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New Mexico Shrimp Company works to expand


Shrimp raised in the New Mexico desert. That is the pitch that one man will be making as he prepares for a competition that is basically like the “Shark Tank” of the seafood industry.

He is trying to sell investors on the idea in hopes of expanding his business of locally-grown shrimp throughout New Mexico.

It sounds a little strange to some people in Albuquerque we spoke with.

“I don’t feel like we can really replicate that here, so I wouldn’t buy it,” Ali Moore said.

“I think that sounds kind of awkward because we’re so far from the ocean,” Barbara Andrews said.

However, New Mexico Shrimp Company Co-Owner Tracey Carrillo said that is exactly why people want to try it.

“You know, what we’re finding is the novelty of it, people come in they’re like, ‘Wow, shrimp in New Mexico, in the desert,’” Carrillo said.

After the first taste, he said, the shrimp does the rest.

“Once they try our shrimp, they come back,” Carrillo said.

He said he and a team of researchers at New Mexico State University launched this new industry in an effort to help an old one: cotton farming.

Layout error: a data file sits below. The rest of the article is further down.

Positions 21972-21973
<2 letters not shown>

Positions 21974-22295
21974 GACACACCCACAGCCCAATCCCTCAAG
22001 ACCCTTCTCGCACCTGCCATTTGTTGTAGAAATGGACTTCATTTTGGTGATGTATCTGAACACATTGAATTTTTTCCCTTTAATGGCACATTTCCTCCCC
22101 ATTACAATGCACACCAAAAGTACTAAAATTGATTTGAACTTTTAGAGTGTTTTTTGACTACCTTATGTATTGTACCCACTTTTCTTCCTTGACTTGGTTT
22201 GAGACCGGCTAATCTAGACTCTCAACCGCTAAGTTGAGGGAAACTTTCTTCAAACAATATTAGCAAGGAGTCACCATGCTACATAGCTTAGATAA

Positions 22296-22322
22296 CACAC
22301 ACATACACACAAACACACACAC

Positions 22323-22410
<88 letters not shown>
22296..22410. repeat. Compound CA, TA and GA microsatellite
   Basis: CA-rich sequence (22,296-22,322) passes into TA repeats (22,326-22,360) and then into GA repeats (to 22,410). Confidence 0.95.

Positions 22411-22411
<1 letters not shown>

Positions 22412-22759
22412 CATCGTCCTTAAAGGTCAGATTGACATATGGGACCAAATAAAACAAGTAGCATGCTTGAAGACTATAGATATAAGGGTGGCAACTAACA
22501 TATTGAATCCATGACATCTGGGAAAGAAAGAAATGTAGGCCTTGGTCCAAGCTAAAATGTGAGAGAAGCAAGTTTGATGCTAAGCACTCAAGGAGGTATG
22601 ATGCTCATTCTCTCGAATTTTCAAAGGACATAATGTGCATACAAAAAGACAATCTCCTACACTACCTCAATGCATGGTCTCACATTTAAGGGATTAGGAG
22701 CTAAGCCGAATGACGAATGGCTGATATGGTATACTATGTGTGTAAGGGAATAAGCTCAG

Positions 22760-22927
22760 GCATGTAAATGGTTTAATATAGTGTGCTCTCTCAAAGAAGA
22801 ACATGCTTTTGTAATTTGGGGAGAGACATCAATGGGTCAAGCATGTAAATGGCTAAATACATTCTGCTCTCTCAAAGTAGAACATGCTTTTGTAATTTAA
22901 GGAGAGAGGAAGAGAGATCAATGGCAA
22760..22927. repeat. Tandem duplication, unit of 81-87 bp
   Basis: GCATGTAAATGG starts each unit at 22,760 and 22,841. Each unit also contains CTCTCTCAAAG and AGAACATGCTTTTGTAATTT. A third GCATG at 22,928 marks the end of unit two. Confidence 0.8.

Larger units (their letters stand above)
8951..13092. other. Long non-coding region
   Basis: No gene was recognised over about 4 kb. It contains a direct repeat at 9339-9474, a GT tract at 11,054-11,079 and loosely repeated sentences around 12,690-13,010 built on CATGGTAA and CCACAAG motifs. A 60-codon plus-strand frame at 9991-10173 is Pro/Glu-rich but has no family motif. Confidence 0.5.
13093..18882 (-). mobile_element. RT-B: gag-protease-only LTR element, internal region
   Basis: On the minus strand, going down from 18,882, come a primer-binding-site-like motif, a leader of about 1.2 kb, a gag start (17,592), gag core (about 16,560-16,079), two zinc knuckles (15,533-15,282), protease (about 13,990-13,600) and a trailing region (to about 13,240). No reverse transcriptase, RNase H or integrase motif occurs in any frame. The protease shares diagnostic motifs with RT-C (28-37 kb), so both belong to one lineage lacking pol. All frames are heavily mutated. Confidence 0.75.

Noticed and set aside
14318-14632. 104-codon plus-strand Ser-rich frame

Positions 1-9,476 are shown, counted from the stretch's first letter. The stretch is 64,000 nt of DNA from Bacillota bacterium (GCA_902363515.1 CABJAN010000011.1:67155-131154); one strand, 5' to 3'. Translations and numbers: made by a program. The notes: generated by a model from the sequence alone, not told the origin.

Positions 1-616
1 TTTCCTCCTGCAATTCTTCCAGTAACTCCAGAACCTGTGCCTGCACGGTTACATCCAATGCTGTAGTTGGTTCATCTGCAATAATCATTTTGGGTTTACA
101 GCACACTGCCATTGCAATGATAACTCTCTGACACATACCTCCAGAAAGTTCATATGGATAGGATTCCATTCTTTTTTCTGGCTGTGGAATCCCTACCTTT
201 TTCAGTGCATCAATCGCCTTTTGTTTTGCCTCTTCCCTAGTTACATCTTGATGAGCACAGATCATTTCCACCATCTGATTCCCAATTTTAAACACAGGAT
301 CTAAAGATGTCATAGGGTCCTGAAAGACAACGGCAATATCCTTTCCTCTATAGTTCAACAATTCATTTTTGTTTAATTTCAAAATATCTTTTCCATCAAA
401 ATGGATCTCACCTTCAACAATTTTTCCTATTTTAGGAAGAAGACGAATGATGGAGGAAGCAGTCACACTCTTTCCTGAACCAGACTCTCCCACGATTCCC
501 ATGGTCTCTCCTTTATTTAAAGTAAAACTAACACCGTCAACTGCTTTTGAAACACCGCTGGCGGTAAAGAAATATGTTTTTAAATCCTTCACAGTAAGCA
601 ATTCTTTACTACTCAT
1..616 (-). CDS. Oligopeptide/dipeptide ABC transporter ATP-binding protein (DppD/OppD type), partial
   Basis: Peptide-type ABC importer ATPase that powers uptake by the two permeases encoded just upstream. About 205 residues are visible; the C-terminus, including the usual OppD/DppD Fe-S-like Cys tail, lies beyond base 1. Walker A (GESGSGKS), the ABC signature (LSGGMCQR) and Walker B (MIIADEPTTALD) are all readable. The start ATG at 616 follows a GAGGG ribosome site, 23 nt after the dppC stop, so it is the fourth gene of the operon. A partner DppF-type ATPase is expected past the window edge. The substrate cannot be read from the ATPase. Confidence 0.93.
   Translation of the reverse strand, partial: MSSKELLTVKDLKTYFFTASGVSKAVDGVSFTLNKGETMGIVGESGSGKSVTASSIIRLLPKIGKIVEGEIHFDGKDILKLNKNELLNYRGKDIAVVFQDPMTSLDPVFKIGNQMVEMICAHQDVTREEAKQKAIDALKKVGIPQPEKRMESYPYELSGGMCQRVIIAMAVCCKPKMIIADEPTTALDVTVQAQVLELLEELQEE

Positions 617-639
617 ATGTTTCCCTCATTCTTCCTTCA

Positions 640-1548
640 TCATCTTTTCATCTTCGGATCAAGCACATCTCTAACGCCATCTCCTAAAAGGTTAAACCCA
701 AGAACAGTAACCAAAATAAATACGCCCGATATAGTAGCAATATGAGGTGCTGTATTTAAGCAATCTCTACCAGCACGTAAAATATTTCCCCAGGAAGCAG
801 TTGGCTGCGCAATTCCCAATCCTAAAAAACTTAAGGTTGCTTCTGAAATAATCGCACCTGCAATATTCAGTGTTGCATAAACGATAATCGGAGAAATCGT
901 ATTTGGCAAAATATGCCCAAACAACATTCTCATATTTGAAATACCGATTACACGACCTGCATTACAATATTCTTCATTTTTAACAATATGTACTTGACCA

“Cotton is primarily grown for fiber, for the lint to make fabric,” Carrillo said.

He said the cotton seed isn’t used for much.

He found a way to use for fish food to grow shrimp after it has been produced in a hatchery.

Carrillo said cotton seed is high in protein and comes at a fraction of the cost of typical fish food.

“They’re all natural, no chemicals and you just can’t get fresh shrimp in New Mexico,” Carrillo said. “The response from people wanting to buy fresh shrimp was just overwhelming.”

After four years of perfecting the business, Carrillo wants to expand.

His goal is to set up ten new facilities within the next year, spreading to cities like Santa Fe and Albuquerque.

“It could impact New Mexico economically, I would say, fairly significantly,” Carrillo said.

He will be pitching the idea at Fish 2.0 at Stanford University on Nov. 10 and 11, competing for more than $180,000 in prizes and networking.

“The real meat of it is going to be the opportunity to meet with investors,” he said.

He will work to convince them that this isn’t just some fishy idea, that it is a sustainable business model.